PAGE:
The Hon’ble Supreme Court will today be hearing a petition by homebuyers of the disgraced Amprapali group against former Indian captain MS Dhoni for recovery of Rs. 42.22 crore paid to him and to his talent agency Rhiti Sports. The matter was listed for hearing last Friday but was moved to 16 December. The homebuyers are being represented by noted lawyer ML Lahoty.
The SC had in its judgment on 23 July earlier this year come to the conclusion that the owners of Amrapali had diverted the above mentioned amount of Rs. 42.22 crore of homebuyer’s money to pay its brand ambassador Dhoni and the amount was paid to Rhiti Sports which manages his endorsements. Though the court had directed all directors and officials of Amrapali and other group companies to deposit the diverted amount in court, it had not passed any order against Dhoni. The current salvo in court is to press for recovery proceedings against the cricketer as homebuyers feel that the skipper has been unfairly enriched at their cost, and to their detriment and loss.
The Amrapali controversy is not new. Campaign India has covered it in great detail through blogs published on March 27, 2019 and on May 22, 2019. The essential arguments in both the blogs still remain the issues which will be debated in the Supreme Court today. The questions on Dhoni’s ethics re-surfaced in the summer of 2019 when he signed up an endorsement with the South Indian real estate company Samudhura. Just to re-cap the issues involved in the Amrapali case, and the subsequent Samudhura signing were broadly:
1. As brand ambassador, was Dhoni directly or indirectly responsible for Amprapali’s commitments to its home buyers? When he signed up with Samudhura, the questions that started to be asked again were whether there is a ‘limited public liability’ to his support to this new endorsement of a realty company?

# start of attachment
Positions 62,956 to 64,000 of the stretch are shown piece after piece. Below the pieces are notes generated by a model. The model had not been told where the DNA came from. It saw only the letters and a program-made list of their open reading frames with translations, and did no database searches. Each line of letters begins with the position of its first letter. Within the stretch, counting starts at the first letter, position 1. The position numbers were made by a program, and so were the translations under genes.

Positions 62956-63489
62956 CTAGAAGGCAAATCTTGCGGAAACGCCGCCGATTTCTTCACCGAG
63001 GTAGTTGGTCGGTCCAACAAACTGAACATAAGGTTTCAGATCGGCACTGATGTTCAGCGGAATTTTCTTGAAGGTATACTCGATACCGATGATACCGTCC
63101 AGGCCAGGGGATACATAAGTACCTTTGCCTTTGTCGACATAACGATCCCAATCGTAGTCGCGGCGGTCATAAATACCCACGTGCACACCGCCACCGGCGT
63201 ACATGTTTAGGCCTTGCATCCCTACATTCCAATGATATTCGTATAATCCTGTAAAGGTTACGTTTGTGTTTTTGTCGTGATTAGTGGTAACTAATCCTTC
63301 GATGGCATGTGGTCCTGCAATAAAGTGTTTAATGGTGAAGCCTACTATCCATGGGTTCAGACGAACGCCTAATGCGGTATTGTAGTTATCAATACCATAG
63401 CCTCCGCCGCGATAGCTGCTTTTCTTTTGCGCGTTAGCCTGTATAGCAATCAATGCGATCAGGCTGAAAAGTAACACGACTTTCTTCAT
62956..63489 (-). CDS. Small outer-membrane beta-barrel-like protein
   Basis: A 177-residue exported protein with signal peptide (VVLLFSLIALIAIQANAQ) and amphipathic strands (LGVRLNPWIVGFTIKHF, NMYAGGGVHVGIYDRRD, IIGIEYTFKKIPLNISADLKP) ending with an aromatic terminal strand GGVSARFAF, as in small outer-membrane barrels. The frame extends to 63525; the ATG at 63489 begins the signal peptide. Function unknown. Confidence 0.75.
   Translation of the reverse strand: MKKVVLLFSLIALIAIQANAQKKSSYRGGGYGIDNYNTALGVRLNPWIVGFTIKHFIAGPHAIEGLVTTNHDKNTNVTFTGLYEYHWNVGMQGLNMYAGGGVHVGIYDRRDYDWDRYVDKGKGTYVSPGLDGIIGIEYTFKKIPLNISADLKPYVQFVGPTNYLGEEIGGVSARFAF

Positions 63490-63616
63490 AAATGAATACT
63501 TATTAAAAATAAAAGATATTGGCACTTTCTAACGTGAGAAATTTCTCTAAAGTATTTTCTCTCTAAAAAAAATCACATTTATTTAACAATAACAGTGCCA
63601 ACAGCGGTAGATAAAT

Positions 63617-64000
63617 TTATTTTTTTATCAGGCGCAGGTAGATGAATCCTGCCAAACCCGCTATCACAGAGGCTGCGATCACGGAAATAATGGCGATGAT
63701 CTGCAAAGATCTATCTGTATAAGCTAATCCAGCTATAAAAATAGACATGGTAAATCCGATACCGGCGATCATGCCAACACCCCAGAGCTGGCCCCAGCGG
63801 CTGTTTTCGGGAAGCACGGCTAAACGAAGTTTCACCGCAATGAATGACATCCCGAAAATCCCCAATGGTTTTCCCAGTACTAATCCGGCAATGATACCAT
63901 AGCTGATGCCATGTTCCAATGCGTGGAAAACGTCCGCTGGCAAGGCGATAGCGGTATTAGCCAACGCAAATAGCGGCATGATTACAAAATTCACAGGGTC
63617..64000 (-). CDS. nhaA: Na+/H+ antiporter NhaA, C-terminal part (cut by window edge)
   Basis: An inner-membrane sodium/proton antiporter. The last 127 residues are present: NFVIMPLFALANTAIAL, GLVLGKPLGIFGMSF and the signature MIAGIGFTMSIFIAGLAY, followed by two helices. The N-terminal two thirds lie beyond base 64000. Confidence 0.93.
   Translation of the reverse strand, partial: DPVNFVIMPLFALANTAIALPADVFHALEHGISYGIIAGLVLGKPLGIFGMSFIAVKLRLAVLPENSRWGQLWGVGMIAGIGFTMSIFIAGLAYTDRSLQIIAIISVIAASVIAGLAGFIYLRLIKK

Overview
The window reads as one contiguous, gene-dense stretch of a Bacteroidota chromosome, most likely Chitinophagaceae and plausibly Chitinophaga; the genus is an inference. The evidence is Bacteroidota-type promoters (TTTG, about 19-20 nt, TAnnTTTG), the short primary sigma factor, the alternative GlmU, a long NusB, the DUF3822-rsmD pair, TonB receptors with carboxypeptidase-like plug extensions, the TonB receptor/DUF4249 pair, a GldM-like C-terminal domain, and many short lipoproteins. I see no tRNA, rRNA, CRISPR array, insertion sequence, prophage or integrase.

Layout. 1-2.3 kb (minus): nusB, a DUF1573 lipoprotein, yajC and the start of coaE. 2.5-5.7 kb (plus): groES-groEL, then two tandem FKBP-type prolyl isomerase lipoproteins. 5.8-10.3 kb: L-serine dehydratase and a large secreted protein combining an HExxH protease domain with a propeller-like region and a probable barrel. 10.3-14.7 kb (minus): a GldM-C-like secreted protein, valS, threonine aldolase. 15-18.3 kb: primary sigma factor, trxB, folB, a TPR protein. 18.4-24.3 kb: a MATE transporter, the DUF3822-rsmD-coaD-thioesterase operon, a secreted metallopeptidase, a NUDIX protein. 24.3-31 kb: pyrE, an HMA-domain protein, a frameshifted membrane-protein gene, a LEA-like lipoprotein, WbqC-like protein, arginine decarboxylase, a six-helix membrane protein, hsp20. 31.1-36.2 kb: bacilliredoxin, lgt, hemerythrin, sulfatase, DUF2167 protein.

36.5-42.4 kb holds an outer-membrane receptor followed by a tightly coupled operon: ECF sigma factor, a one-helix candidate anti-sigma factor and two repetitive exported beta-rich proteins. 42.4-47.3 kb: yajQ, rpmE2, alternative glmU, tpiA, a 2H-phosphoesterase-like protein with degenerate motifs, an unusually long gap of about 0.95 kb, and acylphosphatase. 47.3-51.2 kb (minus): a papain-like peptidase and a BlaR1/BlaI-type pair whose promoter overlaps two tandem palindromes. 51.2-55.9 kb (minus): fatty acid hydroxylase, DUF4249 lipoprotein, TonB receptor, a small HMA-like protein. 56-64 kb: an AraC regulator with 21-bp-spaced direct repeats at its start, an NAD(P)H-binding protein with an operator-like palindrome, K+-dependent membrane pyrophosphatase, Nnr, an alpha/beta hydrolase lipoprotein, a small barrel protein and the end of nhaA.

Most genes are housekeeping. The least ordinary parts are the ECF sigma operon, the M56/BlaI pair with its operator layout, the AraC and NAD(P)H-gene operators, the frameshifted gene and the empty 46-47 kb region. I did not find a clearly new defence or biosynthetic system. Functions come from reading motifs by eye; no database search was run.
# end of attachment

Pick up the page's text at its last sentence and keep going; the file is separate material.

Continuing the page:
2. Can Dhoni just claim to be ‘paid help’ and escape any role or responsibility in the cheating of thousands of middle class home buyers at Amrapali? Many asked what if something goes wrong at Samudhura too? While those questions have remain unanswered, the Amrapali homebuyers are again up in arms asking for Dhoni to return his ill-gotten gains from what was without doubt a fraud operation that looted hundreds of innocent buyers.
3. Prima facie, it would not be unfair to believe that the presence of Captain Dhoni in Amrapali ads helped lure a lot of the buyers. His endorsement of the builder was a ‘confidence building measure’ in the purchase of the house from Amrapali. When the builder defrauded, how much was Dhoni’s culpability? Dhoni’s accountability? Dhoni’s answerability? The same applied later to the Sumadhura situation. But in the Supreme Court petition today, homebuyers have come back aggressively to bring Dhoni to book and pin him down with the recovery suit.
4. It is surprising that civil society and media have fought shy of implicating Dhoni in the Amrapali case. There was some social media turbulence in 2016 versus Dhoni but he was not seriously a respondent or defendant in any of the civil and criminal cases filed against the Amrapali promoters. It is perhaps the halo of the man that cocooned him from litigation and potential prosecution for so long. The moot question that was asked earlier this year was whether having got off in the Amrapali case without any personal liabilities against him had emboldened Dhoni to cash in on the Samudhura endorsement moolah? Well, it seems the homebuyers’ persistence has ensured renewed discussion on Dhoni’s avarice at Amrapali.
46,000 homebuyers have waged a no-win battle against Amrapali for 10 long years. The latest battle in court is just part of what seems like an unending saga where thousands lost their lifelong savings to an unscrupulous builder but someone like Dhoni got richer by persuading many to buy flats that never were.
The Supreme Court’s ruling today in the MS Dhoni/Rhiti Sports case will further sharpen liabilities and responsibilities of celebrities who endorse just about anything without either due diligence or even proper knowledge of how and where their name and brand equity is to be used.
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